On Sunday, American ski mountaineers Jim Morrison and Hilaree Nelson became the first people to ski from the 27,940-foot summit of Lhotse, the fourth-highest mountain in the world.
The North Face announced the feat on Instagram Sunday morning, stating that the crew had safely skied a 7,000-foot descent that took them from the summit, down a steep, narrow couloir and onto an exposed face. The North Face reported that Morrison and Nelson were resting at Camp Two, set up just below the face at 21,000 feet, after a 17-hour climb to the summit and ski descent.
A neighbor to Mount Everest in Nepal’s Himalayas, Lhotse is widely considered by ski mountaineers to be one of the most aesthetic and prized ski lines among the world’s tallest mountains. A handful of elite ski mountaineers have attempted to ski Lhotse in recent years, including Adrian Ballinger, Kristoffer Erickson and Jamie Laidlaw. However, all of those attempts failed to reach the summit and were made in the spring during the popular climbing season in Nepal. Morrison and Nelson said they purposefully decided to go to Lhotse in the fall, with the hopes that Nepal’s summer monsoons would leave behind a snow-caked mountain.
Professional skier and mountaineer Chris Davenport, on Instagram, called Morrison and Nelson’s first descent one of the greatest ever. He described the summit as “narrow and challenging.” And added, “The couloir is also super difficult to find in good conditions, very steep and narrow, and has repelled many strong parties over the years.”
Morrison and Nelson are both accomplished skiers and mountaineers. Based in Tahoe City, California, Morrison has spent his entire life skiing and climbing in the Sierra Nevada. Recently, Morrison has launched to objectives across the globe, quietly ticking off a list of notable ski descents on big mountains in Alaska, Russia and the Himalaya. In May, Morrison summited Cho Oyu and Mount Everest in the Himalaya. He skied a combined 11,000 vertical feet on both mountains, including a 7,000-foot line down Cho Oyu.
Nelson, who lives in Telluride, Colorado, is one of the world’s most accomplished ski mountaineers, period. Named by National Geographic as an Adventurer of the Year, her resume is a long list of summits and ski descents all over the world. Notably, in 2017, she skied the first descent of Papsura Peak in India, known as the “Peak of Evil,” with Morrison. In May, she skied north of the Arctic Circle to ski Mount Chamberlin, the third-highest peak in the Brooks Range. Nelson is also the first woman to climb two 8,000-meter peaks in 24 hours—combining Everest and Lhotse in one push. Although she didn’t ski on that trip, Nelson says she was baited by the Lhotse Couloir.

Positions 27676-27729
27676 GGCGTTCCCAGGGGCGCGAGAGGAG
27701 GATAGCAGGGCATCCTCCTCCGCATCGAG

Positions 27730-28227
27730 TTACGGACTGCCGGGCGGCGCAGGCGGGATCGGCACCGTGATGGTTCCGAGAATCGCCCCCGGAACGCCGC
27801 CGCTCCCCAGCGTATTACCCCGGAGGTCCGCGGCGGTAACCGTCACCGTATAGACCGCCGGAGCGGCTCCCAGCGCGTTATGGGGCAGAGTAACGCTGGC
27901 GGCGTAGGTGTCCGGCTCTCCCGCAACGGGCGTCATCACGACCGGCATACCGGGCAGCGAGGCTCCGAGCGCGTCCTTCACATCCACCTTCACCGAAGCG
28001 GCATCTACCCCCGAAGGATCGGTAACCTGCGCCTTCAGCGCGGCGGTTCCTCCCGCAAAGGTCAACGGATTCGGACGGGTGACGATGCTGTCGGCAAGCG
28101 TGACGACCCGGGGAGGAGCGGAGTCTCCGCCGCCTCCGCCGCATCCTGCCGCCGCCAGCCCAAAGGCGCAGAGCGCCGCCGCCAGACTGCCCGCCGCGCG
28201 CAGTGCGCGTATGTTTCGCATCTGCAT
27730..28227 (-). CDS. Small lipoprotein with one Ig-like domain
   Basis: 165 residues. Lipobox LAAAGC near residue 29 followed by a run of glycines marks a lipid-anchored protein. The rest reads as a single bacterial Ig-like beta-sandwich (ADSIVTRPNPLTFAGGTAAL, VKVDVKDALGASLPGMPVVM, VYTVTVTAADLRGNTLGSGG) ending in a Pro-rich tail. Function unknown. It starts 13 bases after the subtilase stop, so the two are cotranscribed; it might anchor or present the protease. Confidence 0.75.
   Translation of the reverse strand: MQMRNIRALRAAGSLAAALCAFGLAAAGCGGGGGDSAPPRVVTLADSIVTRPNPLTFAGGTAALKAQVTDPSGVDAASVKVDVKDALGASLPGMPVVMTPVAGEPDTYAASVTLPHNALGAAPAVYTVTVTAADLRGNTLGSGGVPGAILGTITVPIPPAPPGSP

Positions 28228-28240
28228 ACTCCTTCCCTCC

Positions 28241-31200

“The one thing that makes [this] easier and more straightforward … is that I’ve been here, and I’ve climbed the mountain before, I’ve been in the couloir,” said Nelson, in a voice memo sent from Everest Base Camp, just before she began the long climb to Lhotse.
Morrison and Nelson traveled to Nepal at the end of August, gradually making their way to the Everest Base Camp. Their team included photographers and filmmakers Dutch Simpson and Nick Kalisz, five sherpa, icefall doctors to help them navigate through the crevasses of the Khumbu Icefall, as well as base camp support staff and cooks. A juxtaposition to spring’s popular climbing season on Everest, their group was alone at Base Camp in the beginning of September, which also meant they had to set the route themselves.
The community that skis the world’s tallest mountains—there are 14 mountains that rise above 8,000 meters—is small and niche. In Nepal, Cho Oyu and Manaslu are two of the more popular mountains for ski mountaineers. Mount Everest has also been skied more than a handful of times, including by Kit DesLauriers in 2006, who became the first woman to ski Everest in an expedition with her husband, Rob, and photographer Jimmy Chin.
But this year may go down in history. In July, Polish alpinist Andrzej Bargiel skied the first descent on 28,251-foot K2, in the Karakoram range on the border between Pakistan and China. Ballinger, who is a mountain guide on Everest, said in an interview that the ski descent of K2 is “once in a generation-type skiing.”
“Lhotse sits in that same sphere,” said Ballinger. “What makes Lhotse unique is it has an incredible, potential snow line.”